What does this have to do with crowdsourcing?

In crowdsourcing there are obviously far more than 2 participants; but the decision table we are interested in, is as it is relevant to any particular tester.  The situation they face is this:

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Essentially, each tester only knows the vulnerabilities they have identified.  They do not know who else is testing, or what those other testers have discovered.

Only the first tester to report a vulnerability gets rewarded.

Any tester seeking to 'hold' an identified vulnerability for future sale/exploitation (as opposed to payment via the bounty system) has to be confident that the vulnerability was not identified by anyone else during the test, since otherwise they are likely to end up with nothing - the vulnerability gets patched, plus they don't get any reward.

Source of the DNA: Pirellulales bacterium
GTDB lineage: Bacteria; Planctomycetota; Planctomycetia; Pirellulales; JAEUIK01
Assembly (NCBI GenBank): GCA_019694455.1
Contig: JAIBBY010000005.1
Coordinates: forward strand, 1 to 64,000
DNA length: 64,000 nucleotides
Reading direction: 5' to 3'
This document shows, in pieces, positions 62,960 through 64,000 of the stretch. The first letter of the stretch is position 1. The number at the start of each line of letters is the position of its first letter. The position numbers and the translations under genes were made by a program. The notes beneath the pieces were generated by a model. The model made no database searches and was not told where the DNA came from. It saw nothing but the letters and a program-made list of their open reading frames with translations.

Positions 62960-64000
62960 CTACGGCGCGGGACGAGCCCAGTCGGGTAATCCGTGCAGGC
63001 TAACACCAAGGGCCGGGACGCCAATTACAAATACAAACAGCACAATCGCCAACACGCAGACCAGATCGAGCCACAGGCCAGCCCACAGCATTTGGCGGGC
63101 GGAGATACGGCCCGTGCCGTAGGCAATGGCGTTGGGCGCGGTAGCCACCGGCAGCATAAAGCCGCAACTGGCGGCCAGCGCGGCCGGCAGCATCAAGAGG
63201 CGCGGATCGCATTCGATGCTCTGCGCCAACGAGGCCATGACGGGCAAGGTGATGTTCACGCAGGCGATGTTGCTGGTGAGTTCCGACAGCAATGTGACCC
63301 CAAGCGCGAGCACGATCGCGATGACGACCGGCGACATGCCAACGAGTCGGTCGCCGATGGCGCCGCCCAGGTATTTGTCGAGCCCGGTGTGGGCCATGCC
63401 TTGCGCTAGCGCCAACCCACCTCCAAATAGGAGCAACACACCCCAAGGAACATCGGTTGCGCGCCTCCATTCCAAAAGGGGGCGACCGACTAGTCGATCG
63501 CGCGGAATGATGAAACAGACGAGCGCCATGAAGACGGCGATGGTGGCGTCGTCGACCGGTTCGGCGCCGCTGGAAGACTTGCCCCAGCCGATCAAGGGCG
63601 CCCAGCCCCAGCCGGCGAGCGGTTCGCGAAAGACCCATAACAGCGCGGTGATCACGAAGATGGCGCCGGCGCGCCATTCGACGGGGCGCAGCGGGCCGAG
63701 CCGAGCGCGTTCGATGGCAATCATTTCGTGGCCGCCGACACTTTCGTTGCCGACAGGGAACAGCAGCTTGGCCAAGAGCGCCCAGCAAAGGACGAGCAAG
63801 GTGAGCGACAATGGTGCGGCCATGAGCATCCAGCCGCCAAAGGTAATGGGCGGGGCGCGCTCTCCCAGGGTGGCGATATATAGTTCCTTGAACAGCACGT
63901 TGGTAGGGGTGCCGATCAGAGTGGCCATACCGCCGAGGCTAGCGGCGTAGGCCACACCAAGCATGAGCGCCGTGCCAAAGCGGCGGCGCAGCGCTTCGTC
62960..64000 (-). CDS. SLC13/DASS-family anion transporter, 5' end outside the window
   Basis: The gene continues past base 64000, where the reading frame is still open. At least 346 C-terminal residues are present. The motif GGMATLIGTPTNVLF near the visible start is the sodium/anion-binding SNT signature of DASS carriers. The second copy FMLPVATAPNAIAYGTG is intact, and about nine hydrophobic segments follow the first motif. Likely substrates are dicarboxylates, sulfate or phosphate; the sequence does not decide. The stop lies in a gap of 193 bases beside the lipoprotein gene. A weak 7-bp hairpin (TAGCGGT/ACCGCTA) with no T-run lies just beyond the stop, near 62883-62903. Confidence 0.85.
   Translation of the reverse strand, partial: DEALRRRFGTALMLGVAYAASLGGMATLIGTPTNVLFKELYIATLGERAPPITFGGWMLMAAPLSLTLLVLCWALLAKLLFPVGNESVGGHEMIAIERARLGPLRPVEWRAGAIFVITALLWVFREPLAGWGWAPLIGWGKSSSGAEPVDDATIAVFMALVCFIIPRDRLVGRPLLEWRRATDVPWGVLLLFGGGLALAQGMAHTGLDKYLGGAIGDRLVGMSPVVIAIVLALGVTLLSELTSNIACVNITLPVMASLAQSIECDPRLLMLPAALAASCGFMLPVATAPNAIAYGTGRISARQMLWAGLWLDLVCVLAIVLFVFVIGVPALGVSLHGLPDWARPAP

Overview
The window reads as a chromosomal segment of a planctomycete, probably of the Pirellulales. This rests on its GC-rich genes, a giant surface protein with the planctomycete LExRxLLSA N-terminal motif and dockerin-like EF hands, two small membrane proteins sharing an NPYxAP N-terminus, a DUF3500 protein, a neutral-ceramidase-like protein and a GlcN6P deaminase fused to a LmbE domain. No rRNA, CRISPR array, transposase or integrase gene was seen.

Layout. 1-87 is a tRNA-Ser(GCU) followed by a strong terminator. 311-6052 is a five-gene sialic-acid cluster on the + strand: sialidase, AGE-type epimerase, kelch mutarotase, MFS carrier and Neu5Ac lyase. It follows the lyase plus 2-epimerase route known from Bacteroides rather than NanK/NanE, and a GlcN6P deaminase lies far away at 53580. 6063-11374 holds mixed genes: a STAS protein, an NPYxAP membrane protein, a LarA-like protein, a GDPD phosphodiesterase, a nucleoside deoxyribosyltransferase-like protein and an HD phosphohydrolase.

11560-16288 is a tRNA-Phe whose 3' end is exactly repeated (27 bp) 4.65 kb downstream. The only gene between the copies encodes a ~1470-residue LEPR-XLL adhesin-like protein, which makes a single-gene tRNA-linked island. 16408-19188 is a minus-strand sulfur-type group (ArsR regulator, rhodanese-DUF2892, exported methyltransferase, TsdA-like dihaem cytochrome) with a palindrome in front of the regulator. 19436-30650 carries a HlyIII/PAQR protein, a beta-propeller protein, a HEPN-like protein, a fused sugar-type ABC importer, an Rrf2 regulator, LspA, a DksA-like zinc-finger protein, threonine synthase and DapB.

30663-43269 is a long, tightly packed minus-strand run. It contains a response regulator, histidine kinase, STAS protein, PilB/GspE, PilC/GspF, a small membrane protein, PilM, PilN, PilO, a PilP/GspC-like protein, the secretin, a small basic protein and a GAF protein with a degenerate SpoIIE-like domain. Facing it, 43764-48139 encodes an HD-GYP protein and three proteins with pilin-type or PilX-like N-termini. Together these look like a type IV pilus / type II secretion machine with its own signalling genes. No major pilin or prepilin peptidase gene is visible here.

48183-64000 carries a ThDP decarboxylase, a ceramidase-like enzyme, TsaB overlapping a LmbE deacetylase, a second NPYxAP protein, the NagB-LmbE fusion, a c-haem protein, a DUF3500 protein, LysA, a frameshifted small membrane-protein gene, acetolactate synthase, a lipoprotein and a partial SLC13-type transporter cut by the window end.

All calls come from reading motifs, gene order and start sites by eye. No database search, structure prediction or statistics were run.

Since Bugcrowd tests to date have had large numbers of participants, and have found that over 95% of vulnerabilities are reported by more than one tester, this is a risk that will rarely pay off.

As a result, economically rational testers will disclose the vulnerabilities they find, as quickly as possible.  

For organisations getting tested, cliched as it is, the crowd truly does provide safety in numbers.

Disclaimer: I'm an Advisor to Bugcrowd.